York

York is situated at the confluence of the rivers Ouse and Foss in North Yorkshire. The historic walled city is noted for its rich heritage and with its almost 2,000 year of existence has played an important role through out centuries.

Also is one of the two English ecclesiastical provinces, alongside that of Canterbury.

The language of the indigenous population is uncertain such as the toponymy of Eboracum, but probably the Britain inhabitants spoke a Celtic language, related to modern Welsh and the most widely accepted theory is that the Proto-Brythonic word: “Eborakon” meaning either “place of the yew trees”.

York CityThe city was founded as Eboracum in AD 71 by the Romans. When the Ninth Legion conquered to the hostiles Brigantes and constructed a military fortress (Castra) on flat ground about the River Ouse.

The fortress was rebuilt in stone and was inhabited by 6,000 soldiers. Much of this now lies under the foundations of York Minster, some of the original walls have been revealed in recent extractions in the Minster’s undercroft.

Historical figures as Constantine the Great became associated with the city during the Roman period. For two years the entire Roman Empire was governed from York by Septimius Severus which proclaimed the city as capital of Britannia Inferior.

In 627 the first Minster was built of wooden for the baptism of Edwin, years later he ordered that the church should be rebuilt in stone, but he was killed in 633 and the task of completing the stone Minster fell to his successor Oswald.

The Angles was moved in and the city was renamed Eoferwic. In 866 the city was captured by Vikings and again renamed as Jórvik covering much of Northern England and around 1000’s year the city became known as York. Under Viking rule the city became in a major river port, part of the extensive Viking trading routes throughout northern Europe.

In 1190, York was the site of an infamous pogrom of its Jewish inhabitants and the result was 150 Jews died. During Tudor times the city underwent a period of decline. Under Henry VIII, the Dissolution of the Monasteries saw the end of the many monastic houses York, along with their hospitals.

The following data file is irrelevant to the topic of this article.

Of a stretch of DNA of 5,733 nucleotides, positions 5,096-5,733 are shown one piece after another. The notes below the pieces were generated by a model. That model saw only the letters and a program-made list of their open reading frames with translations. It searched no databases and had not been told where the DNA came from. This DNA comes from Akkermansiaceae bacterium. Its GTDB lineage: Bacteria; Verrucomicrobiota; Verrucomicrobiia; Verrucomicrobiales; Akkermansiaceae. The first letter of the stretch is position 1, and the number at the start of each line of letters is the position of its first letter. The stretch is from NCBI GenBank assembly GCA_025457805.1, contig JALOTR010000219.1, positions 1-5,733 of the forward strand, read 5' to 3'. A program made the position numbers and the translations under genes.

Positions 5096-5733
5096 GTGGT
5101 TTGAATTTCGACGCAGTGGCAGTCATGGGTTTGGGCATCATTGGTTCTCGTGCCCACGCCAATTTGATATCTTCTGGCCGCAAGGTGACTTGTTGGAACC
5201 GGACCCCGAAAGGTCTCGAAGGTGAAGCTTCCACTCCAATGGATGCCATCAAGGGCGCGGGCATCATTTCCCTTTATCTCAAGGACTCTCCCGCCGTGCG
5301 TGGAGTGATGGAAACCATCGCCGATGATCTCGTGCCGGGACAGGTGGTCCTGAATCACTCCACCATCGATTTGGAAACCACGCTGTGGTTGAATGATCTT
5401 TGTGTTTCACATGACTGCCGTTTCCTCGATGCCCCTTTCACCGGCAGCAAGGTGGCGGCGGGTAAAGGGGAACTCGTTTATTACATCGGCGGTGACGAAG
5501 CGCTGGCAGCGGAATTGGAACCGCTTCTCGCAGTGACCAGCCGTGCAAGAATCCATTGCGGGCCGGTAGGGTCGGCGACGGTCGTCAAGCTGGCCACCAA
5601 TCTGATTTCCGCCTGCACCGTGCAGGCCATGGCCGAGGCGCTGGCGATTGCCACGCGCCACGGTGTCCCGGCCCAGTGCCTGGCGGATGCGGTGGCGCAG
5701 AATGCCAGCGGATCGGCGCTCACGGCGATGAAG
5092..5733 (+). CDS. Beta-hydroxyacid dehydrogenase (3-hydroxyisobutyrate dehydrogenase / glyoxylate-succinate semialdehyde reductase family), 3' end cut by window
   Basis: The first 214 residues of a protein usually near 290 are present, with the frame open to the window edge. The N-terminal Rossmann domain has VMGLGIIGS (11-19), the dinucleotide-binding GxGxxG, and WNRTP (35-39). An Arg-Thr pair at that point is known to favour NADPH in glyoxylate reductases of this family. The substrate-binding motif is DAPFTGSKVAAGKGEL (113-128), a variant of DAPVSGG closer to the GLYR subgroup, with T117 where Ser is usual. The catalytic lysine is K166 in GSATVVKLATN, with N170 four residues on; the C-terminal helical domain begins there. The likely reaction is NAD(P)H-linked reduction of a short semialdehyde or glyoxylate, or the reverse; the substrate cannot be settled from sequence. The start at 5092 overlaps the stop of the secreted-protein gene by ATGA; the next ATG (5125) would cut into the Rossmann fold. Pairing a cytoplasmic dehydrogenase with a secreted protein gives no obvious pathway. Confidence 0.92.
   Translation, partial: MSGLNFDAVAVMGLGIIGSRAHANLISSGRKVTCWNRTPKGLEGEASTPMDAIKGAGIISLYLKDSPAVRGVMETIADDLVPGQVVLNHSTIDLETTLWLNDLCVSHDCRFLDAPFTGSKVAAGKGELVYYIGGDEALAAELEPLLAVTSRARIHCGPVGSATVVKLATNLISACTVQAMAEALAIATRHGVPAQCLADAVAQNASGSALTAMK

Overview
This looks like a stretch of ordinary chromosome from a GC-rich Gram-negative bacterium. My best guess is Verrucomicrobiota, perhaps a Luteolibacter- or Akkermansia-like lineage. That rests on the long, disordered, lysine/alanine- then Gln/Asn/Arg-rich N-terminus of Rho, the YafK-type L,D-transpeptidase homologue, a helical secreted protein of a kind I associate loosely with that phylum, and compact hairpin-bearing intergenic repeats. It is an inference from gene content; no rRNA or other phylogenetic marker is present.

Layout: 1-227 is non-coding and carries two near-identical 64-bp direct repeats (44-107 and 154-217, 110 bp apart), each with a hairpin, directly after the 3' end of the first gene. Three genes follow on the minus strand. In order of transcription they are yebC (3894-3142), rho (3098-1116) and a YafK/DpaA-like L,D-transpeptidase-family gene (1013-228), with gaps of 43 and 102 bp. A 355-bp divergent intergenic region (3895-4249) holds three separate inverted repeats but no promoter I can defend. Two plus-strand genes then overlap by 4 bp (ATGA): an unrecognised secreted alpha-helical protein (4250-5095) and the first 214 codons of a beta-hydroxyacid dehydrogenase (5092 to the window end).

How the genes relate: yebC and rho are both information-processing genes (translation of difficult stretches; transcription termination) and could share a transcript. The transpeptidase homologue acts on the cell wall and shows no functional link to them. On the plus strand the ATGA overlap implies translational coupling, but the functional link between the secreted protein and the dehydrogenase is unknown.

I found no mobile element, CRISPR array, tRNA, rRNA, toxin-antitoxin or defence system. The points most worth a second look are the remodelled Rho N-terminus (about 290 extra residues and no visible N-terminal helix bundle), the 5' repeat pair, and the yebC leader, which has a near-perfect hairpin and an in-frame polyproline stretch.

In 1688 the city’s role as the social and cultural centre for wealthy northerners was on the rise. Many elegant townhouses date from this period as the Lord Mayor’s Mansion House, Fairfax House, Assembly Rooms, the Theatre Royal and the Racecourse.

The railway was also instrumental in the expansion of the major employers in the city and with the increase of tourism as a major industry, the historic core of York became one of the city’s major asset and in 1968 it was designated a conservation area. From 1996, the city of York is a unitary authority area which includes rural areas too.

The climate in York is temperate with four distinct seasons, dryer in the rest of the Vale of York and warmer in the rest of the Yorkshire and Humberside region. During spring and early summer, a part of the Vale of York is prone to frosts, fog and cold winds.

The best sites of interest are: York Minster, the second largest Gothic cathedral at the city’s centre; Clifford’s Tower, a stone quatrefoil keep built on top of a Norman motte, was the site of a Jews massacre; The Shambles is a narrow medieval street with shops, boutiques and tea rooms.

The city has many museums including the Castle Museum, Yorkshire Museum and Museum Gardens. The National Railway Museum is situated just beyond the station, and is home to a vast range of transport material and the largest collection of railway locomotives in the world.

Most of the remaining churches in York are from the medieval period. St. William’s College behind the Minster, and Bedern Hall, off Goodramgate, are former dwelling places of the canons of the Minster.